Fast liquid crystal elastomer swims into the dark

Peter Palffy-Muhoray ,Miguel Camacho-Lopez ,Heino Finkelmann 2,Michael Shelley 3

Liquid Crystal Institute, Kent State University
School of Physics and Astronomy, University of St. Andrews, Scotland
2Institute fur Macromoleculare Chemie, Albert-Ludwigs Universitat, Germany
3Courant Institute of Mathematical Sciences, New York University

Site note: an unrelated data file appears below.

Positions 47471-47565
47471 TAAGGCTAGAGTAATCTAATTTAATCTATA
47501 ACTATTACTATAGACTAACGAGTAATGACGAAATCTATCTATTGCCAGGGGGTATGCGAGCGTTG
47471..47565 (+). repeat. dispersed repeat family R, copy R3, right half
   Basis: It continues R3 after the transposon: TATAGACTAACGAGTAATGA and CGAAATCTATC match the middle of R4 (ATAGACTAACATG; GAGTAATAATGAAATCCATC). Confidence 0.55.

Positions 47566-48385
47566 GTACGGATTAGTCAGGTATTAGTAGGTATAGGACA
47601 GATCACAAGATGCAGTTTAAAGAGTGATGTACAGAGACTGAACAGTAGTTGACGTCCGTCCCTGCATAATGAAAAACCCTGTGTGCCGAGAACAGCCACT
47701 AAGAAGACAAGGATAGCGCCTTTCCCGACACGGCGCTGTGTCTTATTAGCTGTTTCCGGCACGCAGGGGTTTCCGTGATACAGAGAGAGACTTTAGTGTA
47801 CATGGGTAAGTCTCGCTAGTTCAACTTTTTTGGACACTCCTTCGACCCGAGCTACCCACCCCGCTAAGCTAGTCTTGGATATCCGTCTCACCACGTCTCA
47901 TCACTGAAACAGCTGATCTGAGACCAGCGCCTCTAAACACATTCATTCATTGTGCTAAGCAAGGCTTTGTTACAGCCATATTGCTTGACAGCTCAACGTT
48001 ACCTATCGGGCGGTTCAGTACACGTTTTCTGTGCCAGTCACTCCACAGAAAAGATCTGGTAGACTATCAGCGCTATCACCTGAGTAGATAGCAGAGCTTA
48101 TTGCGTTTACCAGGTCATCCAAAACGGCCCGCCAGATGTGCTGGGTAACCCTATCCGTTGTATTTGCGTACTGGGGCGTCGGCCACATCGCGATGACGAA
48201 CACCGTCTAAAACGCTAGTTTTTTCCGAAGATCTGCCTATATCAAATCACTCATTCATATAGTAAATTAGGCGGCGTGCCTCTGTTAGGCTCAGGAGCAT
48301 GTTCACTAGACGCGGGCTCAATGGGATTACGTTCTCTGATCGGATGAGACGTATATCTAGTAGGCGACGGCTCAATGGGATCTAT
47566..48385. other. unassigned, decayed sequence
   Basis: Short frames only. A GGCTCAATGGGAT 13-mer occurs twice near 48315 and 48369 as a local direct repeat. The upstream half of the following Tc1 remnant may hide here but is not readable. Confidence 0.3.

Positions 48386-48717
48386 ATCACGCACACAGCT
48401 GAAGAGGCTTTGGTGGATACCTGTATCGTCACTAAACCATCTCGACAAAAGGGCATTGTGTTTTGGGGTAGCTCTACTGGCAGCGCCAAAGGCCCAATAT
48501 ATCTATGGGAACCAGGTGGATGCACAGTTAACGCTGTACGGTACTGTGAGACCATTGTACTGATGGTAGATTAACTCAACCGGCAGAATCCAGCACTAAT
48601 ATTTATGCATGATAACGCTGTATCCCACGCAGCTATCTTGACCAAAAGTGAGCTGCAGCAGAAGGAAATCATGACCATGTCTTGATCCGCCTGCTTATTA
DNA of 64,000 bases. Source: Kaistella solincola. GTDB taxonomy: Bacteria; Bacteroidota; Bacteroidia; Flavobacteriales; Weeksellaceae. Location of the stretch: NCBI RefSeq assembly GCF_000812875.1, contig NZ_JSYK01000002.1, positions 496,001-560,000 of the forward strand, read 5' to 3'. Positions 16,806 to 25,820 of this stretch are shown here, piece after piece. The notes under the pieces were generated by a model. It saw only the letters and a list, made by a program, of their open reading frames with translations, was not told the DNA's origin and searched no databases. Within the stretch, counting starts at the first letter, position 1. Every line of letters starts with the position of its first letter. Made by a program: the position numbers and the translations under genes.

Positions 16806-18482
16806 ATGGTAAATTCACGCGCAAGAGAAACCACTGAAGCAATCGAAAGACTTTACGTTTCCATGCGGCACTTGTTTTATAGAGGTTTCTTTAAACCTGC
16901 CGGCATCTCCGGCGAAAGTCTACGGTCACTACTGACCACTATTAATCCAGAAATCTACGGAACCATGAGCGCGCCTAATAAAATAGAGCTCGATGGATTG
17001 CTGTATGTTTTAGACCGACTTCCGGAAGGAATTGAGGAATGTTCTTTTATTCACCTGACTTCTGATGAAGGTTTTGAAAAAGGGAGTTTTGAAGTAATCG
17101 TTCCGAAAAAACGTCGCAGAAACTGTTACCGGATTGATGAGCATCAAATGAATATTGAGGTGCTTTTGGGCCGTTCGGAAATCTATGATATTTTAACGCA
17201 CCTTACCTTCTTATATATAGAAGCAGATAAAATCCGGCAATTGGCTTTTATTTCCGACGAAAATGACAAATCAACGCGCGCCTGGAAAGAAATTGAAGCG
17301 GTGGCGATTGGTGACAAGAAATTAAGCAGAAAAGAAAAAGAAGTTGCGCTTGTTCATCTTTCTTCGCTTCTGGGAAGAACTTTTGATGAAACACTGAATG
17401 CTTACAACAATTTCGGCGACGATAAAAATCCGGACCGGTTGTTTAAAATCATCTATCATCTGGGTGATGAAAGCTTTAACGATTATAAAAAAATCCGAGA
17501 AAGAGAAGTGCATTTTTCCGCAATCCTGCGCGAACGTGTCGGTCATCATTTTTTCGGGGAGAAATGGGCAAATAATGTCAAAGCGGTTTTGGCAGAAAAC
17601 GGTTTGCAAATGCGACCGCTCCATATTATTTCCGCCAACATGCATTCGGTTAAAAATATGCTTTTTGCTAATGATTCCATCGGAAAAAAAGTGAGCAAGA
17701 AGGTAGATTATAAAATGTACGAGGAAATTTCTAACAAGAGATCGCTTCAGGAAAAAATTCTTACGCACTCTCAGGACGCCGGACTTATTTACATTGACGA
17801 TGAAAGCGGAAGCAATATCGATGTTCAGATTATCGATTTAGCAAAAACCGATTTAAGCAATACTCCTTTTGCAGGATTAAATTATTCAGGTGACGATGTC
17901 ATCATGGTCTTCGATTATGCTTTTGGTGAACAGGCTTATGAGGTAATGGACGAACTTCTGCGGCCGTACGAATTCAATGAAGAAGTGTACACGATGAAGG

Liquid crystal elastomers (LCEs) are rubbers whose constituent molecules are orientationally ordered. Their salient feature is strong coupling between orientational order and mechanical strain. Stretching or otherwise deforming an LCE sample changes the orientational order, which in turn changes bulk properties such as birefringence and dielectric susceptibility. Conversely, changing the orientational order gives rise to internal stress, which leads to strains that can change the shape of a sample. While orientational order can be affected by changes in temperature and other externally applied fields, light can also change the orientational order via a number of distinct processes. We demonstrate here that by dissolving azo dyes in an LCE sample, its mechanical deformation in response to visible light becomes large and very fast. Light induced bending of more than 60 degrees has been observed on the timescale of tens of milliseconds; this is more than two orders of magnitude faster than previous results. Rapid light induced deformations allow LCE materials to interact with their environment in new and unexpected ways. We report here also the astonishing observation that when light is shined from above on a dye-doped LCE sample floating on water, the LCE “swims” away from the light.

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